How to Take Advantage of Higher Attendance Rates
For planners seeing increased attendance at virtual events, it's important not to take it for granted and instead consider how this phenomenon can be leveraged moving forward.
Even once live events resume, they will be different. Virtual will no longer be considered an afterthought or a nice-to-have, but rather a fundamental aspect of in-person events.
Virtual events could represent a rare opportunity to examine your business model and experiment with adding new verticals to your traditional event revenue streams — especially those involving the delivery and monetization of online content and community management.
Scale and Event Revenue
In our recent Managing the Virtual Experience online event, we emphasized the possibility and importance of delivering engaging and valuable experiences even to virtual audiences. Doing so is a strong argument for pricing virtual event tickets with confidence, and considering the increased attendance and lower production cost of virtual events, increasing the ROI substantially.
This applies not only to ticket sales, but also to other ways of monetizing content such as sponsorship or promotional offers. A swell of active viewer exposure can be an enticing prospect for sponsors if you can show that users are engaged throughout the online event.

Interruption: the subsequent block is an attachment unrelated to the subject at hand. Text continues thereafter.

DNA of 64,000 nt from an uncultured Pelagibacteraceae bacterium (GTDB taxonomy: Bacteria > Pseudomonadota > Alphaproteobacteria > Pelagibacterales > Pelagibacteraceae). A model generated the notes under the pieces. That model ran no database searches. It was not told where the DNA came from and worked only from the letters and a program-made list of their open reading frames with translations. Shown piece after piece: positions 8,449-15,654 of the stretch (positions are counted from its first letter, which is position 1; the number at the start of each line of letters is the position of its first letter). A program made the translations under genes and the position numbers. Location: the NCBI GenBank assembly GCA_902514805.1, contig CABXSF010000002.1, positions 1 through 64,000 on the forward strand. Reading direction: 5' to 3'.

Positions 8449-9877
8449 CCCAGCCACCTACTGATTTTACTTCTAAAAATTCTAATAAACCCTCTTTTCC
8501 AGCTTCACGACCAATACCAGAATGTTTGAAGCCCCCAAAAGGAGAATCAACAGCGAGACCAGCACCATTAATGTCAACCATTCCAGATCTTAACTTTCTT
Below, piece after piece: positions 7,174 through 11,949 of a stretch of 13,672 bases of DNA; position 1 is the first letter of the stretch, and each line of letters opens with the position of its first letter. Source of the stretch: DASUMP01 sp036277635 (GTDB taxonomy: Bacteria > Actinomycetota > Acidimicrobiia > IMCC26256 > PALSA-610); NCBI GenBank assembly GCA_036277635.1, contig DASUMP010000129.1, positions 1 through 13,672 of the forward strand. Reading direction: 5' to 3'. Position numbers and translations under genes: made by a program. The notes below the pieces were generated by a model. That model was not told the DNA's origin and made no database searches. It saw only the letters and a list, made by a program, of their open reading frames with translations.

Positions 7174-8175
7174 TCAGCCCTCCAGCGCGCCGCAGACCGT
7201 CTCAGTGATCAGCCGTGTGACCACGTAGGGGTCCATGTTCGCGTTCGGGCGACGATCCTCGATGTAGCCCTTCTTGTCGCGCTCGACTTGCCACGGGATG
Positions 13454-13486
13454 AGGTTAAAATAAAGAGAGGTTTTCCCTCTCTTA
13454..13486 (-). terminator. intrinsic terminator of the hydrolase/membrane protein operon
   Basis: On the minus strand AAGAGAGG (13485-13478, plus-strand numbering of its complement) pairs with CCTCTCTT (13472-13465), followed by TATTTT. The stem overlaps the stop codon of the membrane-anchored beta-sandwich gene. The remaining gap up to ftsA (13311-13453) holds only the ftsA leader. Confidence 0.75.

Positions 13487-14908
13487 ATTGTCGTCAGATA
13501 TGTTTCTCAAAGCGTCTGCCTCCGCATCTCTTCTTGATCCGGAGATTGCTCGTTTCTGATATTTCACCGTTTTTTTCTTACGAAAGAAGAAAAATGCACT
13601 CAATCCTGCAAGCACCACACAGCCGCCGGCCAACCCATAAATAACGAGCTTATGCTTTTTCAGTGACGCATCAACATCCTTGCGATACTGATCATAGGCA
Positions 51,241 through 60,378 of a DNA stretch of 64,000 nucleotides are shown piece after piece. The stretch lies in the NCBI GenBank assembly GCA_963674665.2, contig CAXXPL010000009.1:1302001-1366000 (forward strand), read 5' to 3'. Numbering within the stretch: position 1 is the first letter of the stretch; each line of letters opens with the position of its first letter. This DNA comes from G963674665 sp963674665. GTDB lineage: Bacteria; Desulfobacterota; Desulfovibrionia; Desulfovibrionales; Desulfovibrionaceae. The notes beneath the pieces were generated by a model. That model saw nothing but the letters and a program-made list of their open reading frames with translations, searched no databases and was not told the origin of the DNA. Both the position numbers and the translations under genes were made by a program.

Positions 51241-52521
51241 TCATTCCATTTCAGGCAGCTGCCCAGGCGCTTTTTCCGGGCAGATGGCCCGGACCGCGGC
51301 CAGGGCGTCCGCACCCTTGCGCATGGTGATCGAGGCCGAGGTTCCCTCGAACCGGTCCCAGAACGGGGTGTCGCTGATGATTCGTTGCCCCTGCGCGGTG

Increased Audiences and Notoriety Potential
The increased scale offered by online events also provides opportunities for planners to build thought leadership and establish expertise on the industry or topics they're covering. Invest in platforms that allow you to integrate your audience within and after the event to ensure that their participation and interactions with you and your content are active rather than passive.
Taking Advantage of a Temporary Boost
Similarly, eventprofs should also capitalize on the ability to partner with influencers or other industry leaders for a virtual event as there are no costs associated with travel or lodging, providing the same value for a lower overall investment. This could be especially valuable for smaller or newer events that might find it challenging to secure, pay for, and accommodate top-tier subject matter speakers and influencers at live events.
In addition, more attendees means more people to foster connections and long-term relationships with — planners should use this time to create or expand their online communities in order to keep people engaged and interested in potential future events.
Much of the industry was slow to adopt virtual, and many planners may still be uncomfortable with the format, but it's becoming increasingly evident that online and hybrid events will need to become mainstays in order for events to remain relevant and profitable for the foreseeable future.
With increased attendance rates, virtual events offer planners a larger audience to engage as well as a higher potential ROI, which should both be leveraged now and used to inform future event strategies.